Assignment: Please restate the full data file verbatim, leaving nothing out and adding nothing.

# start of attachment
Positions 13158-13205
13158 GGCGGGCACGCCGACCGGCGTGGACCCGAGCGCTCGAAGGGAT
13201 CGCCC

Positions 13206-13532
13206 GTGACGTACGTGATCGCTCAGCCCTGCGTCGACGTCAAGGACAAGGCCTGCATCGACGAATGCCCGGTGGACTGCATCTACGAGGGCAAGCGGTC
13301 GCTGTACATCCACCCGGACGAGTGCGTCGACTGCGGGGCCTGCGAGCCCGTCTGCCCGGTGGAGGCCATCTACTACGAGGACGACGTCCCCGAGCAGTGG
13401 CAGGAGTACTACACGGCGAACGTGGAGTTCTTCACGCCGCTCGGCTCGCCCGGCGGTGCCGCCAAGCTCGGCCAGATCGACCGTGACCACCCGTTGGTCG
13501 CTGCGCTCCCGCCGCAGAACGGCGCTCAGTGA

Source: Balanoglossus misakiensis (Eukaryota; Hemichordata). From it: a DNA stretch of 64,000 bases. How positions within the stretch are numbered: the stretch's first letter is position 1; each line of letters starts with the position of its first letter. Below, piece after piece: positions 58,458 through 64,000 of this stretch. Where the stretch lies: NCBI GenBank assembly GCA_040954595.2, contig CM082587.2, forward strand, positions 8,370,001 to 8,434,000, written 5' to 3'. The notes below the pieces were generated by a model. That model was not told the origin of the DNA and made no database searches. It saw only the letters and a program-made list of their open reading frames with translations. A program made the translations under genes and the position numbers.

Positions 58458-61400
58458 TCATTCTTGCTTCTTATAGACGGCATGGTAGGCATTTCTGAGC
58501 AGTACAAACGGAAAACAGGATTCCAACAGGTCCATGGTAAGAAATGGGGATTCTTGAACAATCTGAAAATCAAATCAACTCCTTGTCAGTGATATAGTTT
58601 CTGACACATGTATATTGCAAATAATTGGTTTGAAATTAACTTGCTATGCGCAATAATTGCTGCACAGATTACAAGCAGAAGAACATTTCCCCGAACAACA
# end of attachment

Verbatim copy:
Positions 13158-13205
13158 GGCGGGCACGCCGACCGGCGTGGACCCGAGCGCTCGAAGGGAT
13201 CGCCC

Positions 13206-13532
13206 GTGACGTACGTGATCGCTCAGCCCTGCGTCGACGTCAAGGACAAGGCCTGCATCGACGAATGCCCGGTGGACTGCATCTACGAGGGCAAGCGGTC
13301 GCTGTACATCCACCCGGACGAGTGCGTCGACTGCGGGGCCTGCGAGCCCGTCTGCCCGGTGGAGGCCATCTACTACGAGGACGACGTCCCCGAGCAGTGG
13401 CAGGAGTACTACACGGCGAACGTGGAGTTCTTCACGCCGCTCGGCTCGCCCGGCGGTGCCGCCAAGCTCGGCCAGATCGACCGTGACCACCCGTTGGTCG
13501 CTGCGCTCCCGCCGCAGAACGGCGCTCAGTGA

Source: Balanoglossus misakiensis (Eukaryota; Hemichordata). From it: a DNA stretch of 64,000 bases. How positions within the stretch are numbered: the stretch's first letter is position 1; each line of letters starts with the position of its first letter. Below, piece after piece: positions 58,458 through 64,000 of this stretch. Where the stretch lies: NCBI GenBank assembly GCA_040954595.2, contig CM082587.2, forward strand, positions 8,370,001 to 8,434,000, written 5' to 3'. The notes below the pieces were generated by a model. That model was not told the origin of the DNA and made no database searches. It saw only the letters and a program-made list of their open reading frames with translations. A program made the translations under genes and the position numbers.

Positions 58458-61400
58458 TCATTCTTGCTTCTTATAGACGGCATGGTAGGCATTTCTGAGC
58501 AGTACAAACGGAAAACAGGATTCCAACAGGTCCATGGTAAGAAATGGGGATTCTTGAACAATCTGAAAATCAAATCAACTCCTTGTCAGTGATATAGTTT
58601 CTGACACATGTATATTGCAAATAATTGGTTTGAAATTAACTTGCTATGCGCAATAATTGCTGCACAGATTACAAGCAGAAGAACATTTCCCCGAACAACA